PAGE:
My recovery partner and favorite 110% Play Harder recovery compression socks.

Here's the details of the ride:

Total time: 4:37
Average speed: 21.7
Variable index 1.02
Distance: 100.44 miles

Warm-up: 1:31 - 30 miles, average speed 20.6
Group ride- 54 minutes, 22 miles, average speed 22.82
Interval 1 on A1A (out)- 23 minutes, 9.3 miles, average speed 24.31
Recovery 2 minute
Interval 2 on AIA (back) - 25 minutes, 9.5 miles, average speed 22.05
Potty stop/refill bottles (~6 minutes)
Interval 3 (nocatee) - 28 minutes, 10 miles, average speed 22.03
Last interval (out and back) - 50 minutes, 18.3 miles, average speed 22.07
Cool down - 3 minutes (13 mph)

Peak 3 hours: 67 miles, average speed 22.34 mph

As you can see, it's OK to take recovery breaks and it's not always about the miles and getting in those "long" rides. It's good to pace yourself and break up the long-ish rides in a periodized training plan with race type intervals to teach the body how to stay steady. Also, it's so important that you practice fueling when it's windy or on bumpy roads for if you don't feel taking in a gel or grabbing a bottle when you are training, you are not only hurting your performance during that training session but you likely won't feel comfortable doing it on race day. I stay fueled every 10 minutes on the bike and then whenever needed from my bottles or gel.

Also, I would like to note that Karel can bike much faster than what he did with me. But even if I was slowing him down a little by making sure I stayed on his wheel, the focus of IM (or endurance) riding is not to prove how fast you can be. When it comes to triathlons, you want to bike steady and run strong. Although we'd all love to show off how strong we are on the bike (or how much time we can "gain" on the bike), it's very important that if you are training for an upcoming race, get us to a Z3 effort (or around 75-83-85% max HR to get yourself more efficient with this uncomfortable, comfortable pace). We do several 20-50 min intervals with 1-2 minute recoveries - not at a leg-burning pace but instead, a steady pace with a smooth cadence and just enough recover to shake out the legs and not fatigue throughout the ride while taking in proper nutrition to maintain a steady pace.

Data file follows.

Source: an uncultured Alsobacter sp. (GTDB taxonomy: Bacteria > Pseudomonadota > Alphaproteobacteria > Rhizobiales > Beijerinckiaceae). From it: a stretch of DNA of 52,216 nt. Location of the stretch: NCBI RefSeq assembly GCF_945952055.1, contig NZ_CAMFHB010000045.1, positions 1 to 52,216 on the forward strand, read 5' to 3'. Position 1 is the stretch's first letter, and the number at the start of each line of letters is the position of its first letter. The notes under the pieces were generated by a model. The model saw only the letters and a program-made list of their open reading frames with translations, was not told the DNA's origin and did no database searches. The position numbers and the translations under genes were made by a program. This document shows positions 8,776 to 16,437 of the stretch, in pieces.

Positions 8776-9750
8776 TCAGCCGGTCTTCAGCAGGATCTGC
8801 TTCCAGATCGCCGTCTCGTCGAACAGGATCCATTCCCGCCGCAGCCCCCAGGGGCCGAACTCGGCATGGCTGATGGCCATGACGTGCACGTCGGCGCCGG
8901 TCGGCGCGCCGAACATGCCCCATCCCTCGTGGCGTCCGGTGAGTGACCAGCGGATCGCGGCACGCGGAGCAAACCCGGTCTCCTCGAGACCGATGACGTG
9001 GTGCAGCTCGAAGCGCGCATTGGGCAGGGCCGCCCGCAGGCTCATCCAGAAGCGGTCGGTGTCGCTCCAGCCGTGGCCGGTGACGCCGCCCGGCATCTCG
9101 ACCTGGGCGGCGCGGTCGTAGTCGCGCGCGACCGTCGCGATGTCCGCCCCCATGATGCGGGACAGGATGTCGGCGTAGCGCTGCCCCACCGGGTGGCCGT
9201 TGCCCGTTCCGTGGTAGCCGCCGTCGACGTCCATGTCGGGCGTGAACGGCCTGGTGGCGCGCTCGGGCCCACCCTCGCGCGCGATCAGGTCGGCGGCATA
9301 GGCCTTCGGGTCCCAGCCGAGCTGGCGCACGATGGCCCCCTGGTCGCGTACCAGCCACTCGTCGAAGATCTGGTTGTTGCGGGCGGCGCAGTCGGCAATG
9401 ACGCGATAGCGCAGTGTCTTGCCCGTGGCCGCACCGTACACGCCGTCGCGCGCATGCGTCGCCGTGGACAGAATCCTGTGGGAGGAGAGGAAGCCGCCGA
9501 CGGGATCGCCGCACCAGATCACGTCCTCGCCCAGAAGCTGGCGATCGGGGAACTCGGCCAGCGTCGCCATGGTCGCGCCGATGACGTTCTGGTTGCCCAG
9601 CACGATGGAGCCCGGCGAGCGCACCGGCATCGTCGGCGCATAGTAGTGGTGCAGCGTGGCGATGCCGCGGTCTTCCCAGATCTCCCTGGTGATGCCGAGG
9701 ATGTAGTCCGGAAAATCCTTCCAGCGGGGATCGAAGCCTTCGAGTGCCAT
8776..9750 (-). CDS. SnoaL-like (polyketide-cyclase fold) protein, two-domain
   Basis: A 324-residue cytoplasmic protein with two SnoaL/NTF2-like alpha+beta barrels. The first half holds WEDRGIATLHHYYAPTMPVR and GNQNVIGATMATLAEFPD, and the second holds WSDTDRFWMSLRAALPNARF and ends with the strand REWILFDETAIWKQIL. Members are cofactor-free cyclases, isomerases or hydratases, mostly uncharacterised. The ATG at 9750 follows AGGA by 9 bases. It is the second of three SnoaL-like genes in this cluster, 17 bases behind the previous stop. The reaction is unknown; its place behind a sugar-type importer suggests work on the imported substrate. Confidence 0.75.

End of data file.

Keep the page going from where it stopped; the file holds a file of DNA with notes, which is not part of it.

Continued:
Thanks Karel for the great workout and a BIG thank you to my body for allowing me to have consistent quality workouts. WOW, talk about a lot of progress since 2006! Life's a journey.....

                              

Food is Fuel - keep your tank full.

Marni Sumbal

 
 
Don't start, continue or finish your workout on E just because you feel you don't "need" any fuel. Training requires an expenditure of energy above resting levels as oppose to sitting around by your TV or computer and feeling the "need" to eat. This required mechanical energy is provided through the conversion of metabolic fuels into ATP, the base currency of chemical energy. The sources of chemical energy that fuels exercising skeletal muscles are available through endogenous sources (intramuscular glycogen and triglycerides) or exogenous sources (plasma glucose and free fatty acids). Rather than worrying about extra calories put into your body while you are expending energy, consider how important it is that these exogenous and endogenous fuel sources are replenished through dietary intake. Next time you think about needing "energy" around mid afternoon because you are tired from sitting all day, consider important relationship between diet and fuel metabolism in skeletal muscle before, during and after training.